All screw-on filters have threading on at least one side where you attach it to the camera lens.

Some filters also have threading on the other side, meant for attaching additional accessories such as another filter or a T-ring for attaching the camera to a telescope.

A double threaded light pollution filter is more versatile. Even if you don’t think you need one now, it may come in handy later.

d) Waterproof, Oil Resistant and Scratch Resistant

When judging a filter’s build quality and durability, focus on these three things: waterproof, oil-resistant and scratch resistant.

The waterproof bit is especially important since you’ll be working outside photographing stars and nebulae.

e) Round vs. Rectangular Filters

This one is not that important when it comes to light-blocking performance, hence the reason I mention it last.

The main difference between round and rectangular filters is how you fit them on your camera.

With a round filter, you simply screw it onto your camera lens. It’s easy to attach and remove. But it needs to perfectly match the size of the camera lens. If you need to use multiple lenses for astrophotography, you’ll need a filter for each, unless you get a step-down adapter.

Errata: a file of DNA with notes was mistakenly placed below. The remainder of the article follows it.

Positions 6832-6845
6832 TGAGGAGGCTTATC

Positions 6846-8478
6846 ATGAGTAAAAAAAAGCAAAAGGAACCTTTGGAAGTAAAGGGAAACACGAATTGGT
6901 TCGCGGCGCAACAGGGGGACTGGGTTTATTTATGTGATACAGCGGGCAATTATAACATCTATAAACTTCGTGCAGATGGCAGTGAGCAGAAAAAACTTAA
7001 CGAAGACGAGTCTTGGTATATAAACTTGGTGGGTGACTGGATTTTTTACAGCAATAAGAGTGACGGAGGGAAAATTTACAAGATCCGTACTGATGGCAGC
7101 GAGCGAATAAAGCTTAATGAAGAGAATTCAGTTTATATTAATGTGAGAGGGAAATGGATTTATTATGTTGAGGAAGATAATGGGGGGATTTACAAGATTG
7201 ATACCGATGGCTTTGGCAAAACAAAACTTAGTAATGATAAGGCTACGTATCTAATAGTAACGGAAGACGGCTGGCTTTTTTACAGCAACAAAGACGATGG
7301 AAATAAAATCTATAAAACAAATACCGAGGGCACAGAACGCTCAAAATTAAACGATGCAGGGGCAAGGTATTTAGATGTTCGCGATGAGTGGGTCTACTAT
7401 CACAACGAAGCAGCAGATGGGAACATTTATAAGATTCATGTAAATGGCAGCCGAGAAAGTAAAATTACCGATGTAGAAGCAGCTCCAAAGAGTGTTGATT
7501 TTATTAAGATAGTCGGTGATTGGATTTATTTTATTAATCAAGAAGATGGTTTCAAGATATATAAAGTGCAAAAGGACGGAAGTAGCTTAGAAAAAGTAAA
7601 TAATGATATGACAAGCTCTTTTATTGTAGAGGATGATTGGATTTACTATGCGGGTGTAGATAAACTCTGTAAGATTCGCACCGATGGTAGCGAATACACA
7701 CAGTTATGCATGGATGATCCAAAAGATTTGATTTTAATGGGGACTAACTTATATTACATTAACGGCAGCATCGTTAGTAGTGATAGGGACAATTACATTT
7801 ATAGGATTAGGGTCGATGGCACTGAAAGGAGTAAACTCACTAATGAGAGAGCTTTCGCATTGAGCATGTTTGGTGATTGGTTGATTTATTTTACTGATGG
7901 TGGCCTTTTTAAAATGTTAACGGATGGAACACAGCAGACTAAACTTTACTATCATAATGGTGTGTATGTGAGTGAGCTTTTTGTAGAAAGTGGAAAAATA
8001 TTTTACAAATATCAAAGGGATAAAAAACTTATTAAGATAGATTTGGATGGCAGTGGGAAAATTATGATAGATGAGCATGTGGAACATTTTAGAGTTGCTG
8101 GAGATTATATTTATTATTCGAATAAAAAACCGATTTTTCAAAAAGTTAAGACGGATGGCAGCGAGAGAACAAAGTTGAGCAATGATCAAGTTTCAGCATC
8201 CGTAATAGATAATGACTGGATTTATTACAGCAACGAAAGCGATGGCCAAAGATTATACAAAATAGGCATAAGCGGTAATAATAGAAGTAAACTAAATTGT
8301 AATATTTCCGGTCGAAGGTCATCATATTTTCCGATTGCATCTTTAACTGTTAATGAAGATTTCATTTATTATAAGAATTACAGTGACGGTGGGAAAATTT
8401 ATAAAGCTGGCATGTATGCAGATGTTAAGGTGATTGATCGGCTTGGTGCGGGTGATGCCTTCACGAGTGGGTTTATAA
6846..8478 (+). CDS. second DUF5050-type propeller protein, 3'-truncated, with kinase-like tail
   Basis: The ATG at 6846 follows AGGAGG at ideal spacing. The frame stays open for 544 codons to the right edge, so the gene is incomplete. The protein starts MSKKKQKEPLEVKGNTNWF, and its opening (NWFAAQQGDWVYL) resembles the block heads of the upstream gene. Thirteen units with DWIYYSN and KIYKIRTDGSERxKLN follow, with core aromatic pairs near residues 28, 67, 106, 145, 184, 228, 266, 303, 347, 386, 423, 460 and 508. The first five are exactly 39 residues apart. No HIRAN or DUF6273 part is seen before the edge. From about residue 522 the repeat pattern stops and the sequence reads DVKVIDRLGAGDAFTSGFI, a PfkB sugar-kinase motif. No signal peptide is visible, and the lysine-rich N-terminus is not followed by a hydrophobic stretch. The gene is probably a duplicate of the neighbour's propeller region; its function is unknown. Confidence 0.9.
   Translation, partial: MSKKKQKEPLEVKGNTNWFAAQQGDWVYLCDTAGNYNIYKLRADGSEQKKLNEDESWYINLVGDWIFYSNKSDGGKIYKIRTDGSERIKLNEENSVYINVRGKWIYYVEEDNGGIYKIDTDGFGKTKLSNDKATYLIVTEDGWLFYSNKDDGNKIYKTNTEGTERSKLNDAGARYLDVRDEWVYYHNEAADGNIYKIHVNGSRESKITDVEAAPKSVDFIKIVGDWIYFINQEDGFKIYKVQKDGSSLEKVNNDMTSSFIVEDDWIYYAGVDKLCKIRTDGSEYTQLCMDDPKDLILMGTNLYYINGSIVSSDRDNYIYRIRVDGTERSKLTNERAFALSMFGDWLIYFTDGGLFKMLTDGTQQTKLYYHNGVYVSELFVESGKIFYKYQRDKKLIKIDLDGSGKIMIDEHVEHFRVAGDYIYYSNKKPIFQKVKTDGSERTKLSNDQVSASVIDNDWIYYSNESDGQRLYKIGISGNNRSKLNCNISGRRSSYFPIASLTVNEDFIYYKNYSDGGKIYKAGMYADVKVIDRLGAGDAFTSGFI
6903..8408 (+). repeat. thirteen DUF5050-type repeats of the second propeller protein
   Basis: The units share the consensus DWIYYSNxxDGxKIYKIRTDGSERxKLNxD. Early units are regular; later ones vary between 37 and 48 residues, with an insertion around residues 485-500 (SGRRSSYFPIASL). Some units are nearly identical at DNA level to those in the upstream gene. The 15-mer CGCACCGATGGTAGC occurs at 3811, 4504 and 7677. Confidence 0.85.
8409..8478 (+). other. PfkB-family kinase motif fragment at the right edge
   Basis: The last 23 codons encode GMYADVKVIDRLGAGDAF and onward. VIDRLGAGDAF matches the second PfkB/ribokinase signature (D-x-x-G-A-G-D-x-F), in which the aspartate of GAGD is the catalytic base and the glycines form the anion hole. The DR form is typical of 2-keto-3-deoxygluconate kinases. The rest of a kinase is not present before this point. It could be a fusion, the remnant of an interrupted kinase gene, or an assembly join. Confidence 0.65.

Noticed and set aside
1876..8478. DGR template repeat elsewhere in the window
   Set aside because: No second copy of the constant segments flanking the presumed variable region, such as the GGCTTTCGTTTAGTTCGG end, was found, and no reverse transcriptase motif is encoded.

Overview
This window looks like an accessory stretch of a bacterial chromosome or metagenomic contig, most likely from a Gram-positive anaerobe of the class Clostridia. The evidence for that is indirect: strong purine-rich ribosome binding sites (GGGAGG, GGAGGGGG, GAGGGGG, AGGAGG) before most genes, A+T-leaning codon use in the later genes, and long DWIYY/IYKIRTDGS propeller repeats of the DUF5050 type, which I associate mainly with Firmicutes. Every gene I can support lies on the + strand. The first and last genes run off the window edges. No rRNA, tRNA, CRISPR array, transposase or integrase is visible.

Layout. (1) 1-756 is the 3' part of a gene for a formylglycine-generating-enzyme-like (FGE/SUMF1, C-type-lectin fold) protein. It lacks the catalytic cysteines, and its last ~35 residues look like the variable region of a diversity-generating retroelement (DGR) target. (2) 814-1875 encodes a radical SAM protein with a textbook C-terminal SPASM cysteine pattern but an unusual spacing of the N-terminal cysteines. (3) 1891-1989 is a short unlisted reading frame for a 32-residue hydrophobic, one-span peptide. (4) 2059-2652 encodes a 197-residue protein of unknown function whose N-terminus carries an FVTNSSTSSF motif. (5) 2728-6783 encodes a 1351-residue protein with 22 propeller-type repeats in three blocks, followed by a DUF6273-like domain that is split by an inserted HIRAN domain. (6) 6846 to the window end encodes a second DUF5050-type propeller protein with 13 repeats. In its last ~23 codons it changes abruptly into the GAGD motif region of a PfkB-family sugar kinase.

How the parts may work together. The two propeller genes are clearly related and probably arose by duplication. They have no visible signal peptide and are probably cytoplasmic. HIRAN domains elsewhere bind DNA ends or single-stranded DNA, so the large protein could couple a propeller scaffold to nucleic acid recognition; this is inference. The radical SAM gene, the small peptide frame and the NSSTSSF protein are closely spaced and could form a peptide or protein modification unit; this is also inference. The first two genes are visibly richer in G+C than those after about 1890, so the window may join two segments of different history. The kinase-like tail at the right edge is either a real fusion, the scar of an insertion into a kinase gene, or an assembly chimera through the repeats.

A rectangular filter is more versatile when it comes to sizing. You can adjust it (the filter holder, to be specific) to fit your camera lens.

Another advantage of rectangular filter is that it’s easier to stack several of them.

The downside of getting a rectangular filter is that you’ll need to buy a holder for it since it cannot screw onto the camera lens.

Best Light Pollution Filters For Astrophotography

1. K&F Concept 52mm Light Pollution Filter

K&F Concept 77mm Natual Night Filter Light Pollution Filter for Night Photography Sky/Star Astrophotography Optical Glass Double Sided MRC Coating Waterproof and Oil Resistant

The K&F Concept light pollution filter uses a nano coating on both sides to block unwanted light. Specifically, it blocks the warm wavelengths produced by urban street lighting.

This allows you to take long exposure photos without interference from light pollution.

It works great for photographing the night sky as well as urban and architectural night photography.

To get the best out of the filter, we recommend using it in a location with mild to moderate light pollution. If there’s too much light pollution, the filter will not effectively block it.

This is a 52mm filter designed specifically for 52mm for DSLRs with 52mm lenses. Check the size of your camera lens to make sure it matches.

67mm, 72mm and 82mm filters are also available.